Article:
By Athena Trakadas, co-Chair ODHN
On October 29-30, 2020, the International Information and Networking Center for Intangible Cultural Heritage in the Asia Pacific Region under the Auspices of UNESCO (ICHCAP) and the UNESCO Apia office hosted the webinar: “Maritime Living Heritage: Building Sustainable Livelihood and Ecosystems in the Asia-Pacific Region.” ODHN presented the webinar’s keynote speech, “Maritime Living Heritage and the Decade of Ocean Science”.
The Concept note for the webinar made it clear that ICH plays a key role in the Decade’s inclusion of social sciences and human dimensions:
“The Convention for the Safeguarding of the ICH recognizes the importance of ICH as a guarantee of sustainable development, as well as a means of promoting cultural diversity. In an expansive view of ICH as a body of knowledge, belief systems, and practices which pertain to those found on embodied on land as well as those exercised in connection to different bodies of water, maritime cultural heritage is defined in this webinar series as natural resources, traditional customs, archeological sites, and established locality thoughts that form cultural practices of coastal communities.
The 2030 Agenda for Sustainable Development constitutes a plan of action addressing three dimensions of sustainable development – economic, social, and environmental – through 17 Sustainable Development Goals. In particular, Goal 14 focuses on the preservation and sustainable use of marine resources. Significantly, traditional knowledge of coastal communities is perceived to have a potential in achieving this.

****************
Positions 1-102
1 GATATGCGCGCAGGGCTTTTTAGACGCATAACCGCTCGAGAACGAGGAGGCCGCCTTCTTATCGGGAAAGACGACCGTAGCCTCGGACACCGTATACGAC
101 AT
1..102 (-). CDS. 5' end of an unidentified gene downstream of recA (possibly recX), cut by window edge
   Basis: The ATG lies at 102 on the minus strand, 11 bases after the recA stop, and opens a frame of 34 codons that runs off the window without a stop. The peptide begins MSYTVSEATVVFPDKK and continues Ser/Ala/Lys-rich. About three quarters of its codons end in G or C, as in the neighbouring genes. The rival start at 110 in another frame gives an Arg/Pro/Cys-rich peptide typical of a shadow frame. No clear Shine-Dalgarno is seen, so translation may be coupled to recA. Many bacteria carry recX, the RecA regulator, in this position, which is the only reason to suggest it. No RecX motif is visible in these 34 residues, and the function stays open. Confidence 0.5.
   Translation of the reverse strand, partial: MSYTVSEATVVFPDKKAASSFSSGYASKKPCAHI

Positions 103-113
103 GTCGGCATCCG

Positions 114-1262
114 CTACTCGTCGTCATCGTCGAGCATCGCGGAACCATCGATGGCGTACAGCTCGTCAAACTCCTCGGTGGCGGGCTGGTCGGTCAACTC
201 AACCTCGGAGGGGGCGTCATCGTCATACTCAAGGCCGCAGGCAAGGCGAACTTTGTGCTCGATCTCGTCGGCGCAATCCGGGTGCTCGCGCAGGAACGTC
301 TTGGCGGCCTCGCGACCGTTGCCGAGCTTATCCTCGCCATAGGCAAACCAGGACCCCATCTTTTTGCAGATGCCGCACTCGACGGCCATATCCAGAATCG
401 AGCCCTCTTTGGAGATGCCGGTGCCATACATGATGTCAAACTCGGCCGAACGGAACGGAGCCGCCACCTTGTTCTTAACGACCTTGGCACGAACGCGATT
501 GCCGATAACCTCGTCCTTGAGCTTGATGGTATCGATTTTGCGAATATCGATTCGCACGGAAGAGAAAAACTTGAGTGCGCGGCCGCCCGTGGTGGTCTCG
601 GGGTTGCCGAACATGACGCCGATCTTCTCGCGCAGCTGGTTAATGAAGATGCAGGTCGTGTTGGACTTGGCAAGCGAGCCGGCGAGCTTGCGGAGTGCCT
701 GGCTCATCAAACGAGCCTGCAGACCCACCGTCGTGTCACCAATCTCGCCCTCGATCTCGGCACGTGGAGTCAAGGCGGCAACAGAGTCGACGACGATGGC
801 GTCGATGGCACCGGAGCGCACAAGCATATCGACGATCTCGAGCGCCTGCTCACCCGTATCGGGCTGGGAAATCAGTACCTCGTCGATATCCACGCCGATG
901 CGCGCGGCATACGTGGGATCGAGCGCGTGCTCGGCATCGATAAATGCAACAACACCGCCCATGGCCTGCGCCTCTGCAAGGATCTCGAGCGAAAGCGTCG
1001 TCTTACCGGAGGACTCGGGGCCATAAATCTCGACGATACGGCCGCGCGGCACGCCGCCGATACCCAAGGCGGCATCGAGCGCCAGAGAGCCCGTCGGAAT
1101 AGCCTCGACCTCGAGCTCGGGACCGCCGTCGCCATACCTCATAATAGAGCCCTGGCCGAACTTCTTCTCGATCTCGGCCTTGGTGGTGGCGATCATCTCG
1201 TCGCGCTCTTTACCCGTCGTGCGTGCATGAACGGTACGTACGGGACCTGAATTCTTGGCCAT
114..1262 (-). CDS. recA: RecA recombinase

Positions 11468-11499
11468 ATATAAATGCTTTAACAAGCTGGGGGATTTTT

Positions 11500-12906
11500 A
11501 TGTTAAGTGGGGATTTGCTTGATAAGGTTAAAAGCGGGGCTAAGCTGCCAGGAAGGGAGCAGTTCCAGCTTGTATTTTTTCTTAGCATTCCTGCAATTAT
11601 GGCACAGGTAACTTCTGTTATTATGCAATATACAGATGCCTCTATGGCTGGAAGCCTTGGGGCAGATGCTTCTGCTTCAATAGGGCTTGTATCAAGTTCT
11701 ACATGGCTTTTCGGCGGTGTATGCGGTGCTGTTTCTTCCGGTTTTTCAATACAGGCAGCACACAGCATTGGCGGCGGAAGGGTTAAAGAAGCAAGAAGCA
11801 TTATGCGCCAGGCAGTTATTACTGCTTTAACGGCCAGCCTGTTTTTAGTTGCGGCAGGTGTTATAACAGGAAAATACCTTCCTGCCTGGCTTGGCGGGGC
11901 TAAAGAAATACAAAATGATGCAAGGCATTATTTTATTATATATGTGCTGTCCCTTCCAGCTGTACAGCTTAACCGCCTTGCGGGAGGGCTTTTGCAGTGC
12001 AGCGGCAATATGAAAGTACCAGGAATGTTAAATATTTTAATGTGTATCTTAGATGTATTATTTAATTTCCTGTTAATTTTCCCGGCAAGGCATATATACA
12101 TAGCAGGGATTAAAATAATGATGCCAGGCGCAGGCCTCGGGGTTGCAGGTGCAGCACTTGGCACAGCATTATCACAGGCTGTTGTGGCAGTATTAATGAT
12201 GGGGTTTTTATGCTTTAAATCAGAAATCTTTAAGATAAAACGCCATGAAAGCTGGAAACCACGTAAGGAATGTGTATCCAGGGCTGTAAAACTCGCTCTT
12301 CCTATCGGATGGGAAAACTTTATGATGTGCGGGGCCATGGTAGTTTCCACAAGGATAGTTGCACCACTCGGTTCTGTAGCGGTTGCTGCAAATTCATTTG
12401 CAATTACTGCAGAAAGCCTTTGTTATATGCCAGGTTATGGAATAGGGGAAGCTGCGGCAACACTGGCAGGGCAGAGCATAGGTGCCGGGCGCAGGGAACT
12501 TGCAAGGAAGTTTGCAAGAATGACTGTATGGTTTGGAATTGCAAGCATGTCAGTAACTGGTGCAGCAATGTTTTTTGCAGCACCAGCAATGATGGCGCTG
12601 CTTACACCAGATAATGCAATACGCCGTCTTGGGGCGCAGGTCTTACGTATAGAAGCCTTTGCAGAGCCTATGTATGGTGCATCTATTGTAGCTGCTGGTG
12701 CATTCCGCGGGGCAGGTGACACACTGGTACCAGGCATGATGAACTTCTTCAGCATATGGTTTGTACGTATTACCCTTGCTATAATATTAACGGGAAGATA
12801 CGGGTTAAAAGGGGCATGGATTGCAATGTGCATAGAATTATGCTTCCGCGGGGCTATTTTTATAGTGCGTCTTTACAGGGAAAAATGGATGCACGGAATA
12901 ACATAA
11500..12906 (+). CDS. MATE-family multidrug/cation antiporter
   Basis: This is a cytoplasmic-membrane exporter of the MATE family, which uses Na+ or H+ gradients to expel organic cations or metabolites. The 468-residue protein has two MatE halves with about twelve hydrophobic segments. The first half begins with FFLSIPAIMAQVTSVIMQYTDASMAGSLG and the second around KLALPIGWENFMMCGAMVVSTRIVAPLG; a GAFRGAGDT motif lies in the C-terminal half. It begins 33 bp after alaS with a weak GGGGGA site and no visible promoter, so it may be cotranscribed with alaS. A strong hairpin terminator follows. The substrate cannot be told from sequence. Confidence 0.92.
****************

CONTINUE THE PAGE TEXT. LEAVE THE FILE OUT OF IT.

Recalling the cross-cutting role of ocean science in Sustainable Development Goal 14 of the 2030 Agenda for Sustainable Development, the UN Decade of Ocean Science for Sustainable Development (2021-2030) has been endorsed to suggest that ‘Ocean Science’ should be interpreted broadly as encompassing: social sciences and human dimensions. To this end the Decade is designed to facilitate global communication and mutual learning across research and stakeholder communities.” (Webinar concept note, p. 1)
Ten presentations were divided into two sessions, which, along with the keynote, can be viewed on You Tube:
Presentations focused on coastal and lake fisheries and lifeways, including associated industries such as salt production and boatbuilding. These also touched upon traditional marine ecosystem management, settlements, ceremonies, festivals and women’s roles. Many of these presentations included illuminating videos. Geographical coverage extended from Thailand, Vietnam, Myanmar, Korea, Philippines, Indonesia, Micronesia, Samoa, Japan to India.
In all, this webinar illustrates the dynamic human dimension that is an inescapable part of the Decade. It is important, as many presenters pointed out, to remember how Maritime Living Heritage is threatened by climate change, modernisation, pollution and industrialisation. This over-arching message has special resonance in these times of a global pandemic when access to resources is limited.